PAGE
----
Introducing Jasmine-Flex

I have been developing software using Test Driven Development (TDD) for over three years now.  I usually use traditional xUnit style testing frameworks (NUnit, JUnit, jsUnit, FlexUnit, cppUnit, etc) because they are the most accessible frameworks out there.

In reality, though, my TDD style has evolved into more of a Behavior Driven Development (BDD) style.  I specify how my software behaves opposed to writing tests against the inputs/outputs of a given function.  Although this can be a bit awkward with the xUnit style of testing, it can be done ANDI have done so successfully for quite some time.

While I am doing this, I always think to the times when I develop in Ruby.  When in Ruby, I don’t use the standard xUnit tool.  Instead, I use RSpec.  RSpec allows me to organize my tests (specifications) more organically and within context.  The result is a more expressive, better organized test suite more suited for BDD-style development.

Lately, however, I have been spending a lot of time with the Flex framework.  I wanted to find a BDD context specification tool for that environment but I came up empty.  I got excited when I found one in JavaScript, and it gave me hope.

Enter Jasmine

Jasmine is a BDD testing tool written in JavaScript and used in all sorts of environments including Ruby on Rails and Node.js.  I put my feet to the fire and hacked out a port of this code base to ActionScript.  I am pleased to announce that Jasmine-Flex is ready to go!

Using Jasmine-Flex is simple:

  1. Create a new Flex project (Flash or Air)
  2. Download JasmineFlex.swc and put it in your libs folder.
  3. Put the TrivialFlexReporterView in your application and set autoExecute to true.
  4. Add your specs using the script tag
  5. Run the app.

Here is a step-by-step example:

1. Create a new Flex project (Flash or Air)

step1

2. Download JasmineFlex.swc and put it in your libs folder

step2

3. Put the TrivialFlexReporterView in your application and set autoExecute to true.

step3

4. Add your specs using the script tag

step4a

step4b

5. Run the app

step5

You are up and running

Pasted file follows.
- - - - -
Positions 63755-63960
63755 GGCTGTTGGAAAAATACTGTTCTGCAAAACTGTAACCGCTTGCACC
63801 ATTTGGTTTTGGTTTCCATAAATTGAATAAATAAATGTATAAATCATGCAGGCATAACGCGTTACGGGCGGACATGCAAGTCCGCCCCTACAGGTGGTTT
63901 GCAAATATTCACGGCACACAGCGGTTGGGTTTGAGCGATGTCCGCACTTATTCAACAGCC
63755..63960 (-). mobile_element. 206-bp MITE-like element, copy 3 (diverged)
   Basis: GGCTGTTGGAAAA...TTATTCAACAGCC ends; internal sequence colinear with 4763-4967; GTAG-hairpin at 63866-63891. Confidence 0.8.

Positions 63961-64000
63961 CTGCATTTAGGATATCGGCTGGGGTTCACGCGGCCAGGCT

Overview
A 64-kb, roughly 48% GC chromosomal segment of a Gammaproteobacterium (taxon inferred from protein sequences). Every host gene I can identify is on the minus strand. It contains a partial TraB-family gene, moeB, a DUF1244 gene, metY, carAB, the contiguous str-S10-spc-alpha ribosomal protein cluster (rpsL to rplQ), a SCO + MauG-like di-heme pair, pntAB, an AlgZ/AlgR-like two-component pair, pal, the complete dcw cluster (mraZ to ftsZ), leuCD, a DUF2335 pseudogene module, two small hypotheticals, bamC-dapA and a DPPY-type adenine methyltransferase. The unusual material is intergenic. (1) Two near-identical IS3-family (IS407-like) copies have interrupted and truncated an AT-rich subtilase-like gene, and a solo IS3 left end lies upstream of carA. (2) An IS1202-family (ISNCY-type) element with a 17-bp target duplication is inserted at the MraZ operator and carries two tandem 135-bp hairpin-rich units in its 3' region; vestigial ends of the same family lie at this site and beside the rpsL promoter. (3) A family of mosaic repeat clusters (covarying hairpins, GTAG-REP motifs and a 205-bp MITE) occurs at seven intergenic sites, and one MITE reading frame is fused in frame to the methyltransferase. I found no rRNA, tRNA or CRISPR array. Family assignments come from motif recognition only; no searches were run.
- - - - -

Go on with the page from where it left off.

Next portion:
Now that you have a Jasmine testing environment up and running, you continue to use Jasmine to write specs, watch them fail, and make them pass.  Add as many spec suites as you need using the script tag (step 3).  Before you know it, you will have a rich suite of executable specifications!

Need more information?

  • See the documentation on the Jasmine-Flex site.
  • Take a look at an example project.
  • See the specs for the Jasmine project (Jasmine was built using Jasmine!).
  • Check out The RSpec Book. Most of the concepts apply directly to Jasmine.

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5 Responses to “Introducing Jasmine-Flex”

  1. James Ward says:

    This is awesome stuff! Thanks Brian!

  2. John Dewar says:

    Nice. Does it require Flex or will it work in a pure-AS3 project?

  3. admin says:

    Yes, I think it should work in a pure-AS3 project. Except, of course, for the “TrivialFlexReporter”. You would probably want to use the “TrivialConsoleReporter” or the “TrivialTraceReporter” instead… or create your own reporter…

  4. how do i have to load the trace/console or whatever reporter in a pure as3 project? would be cool to have the reporting in the movie, not on the console, how would i have to do that? its described for flex above, but i would like to have a pure as3 movie (air+browser)
    thanks in advance

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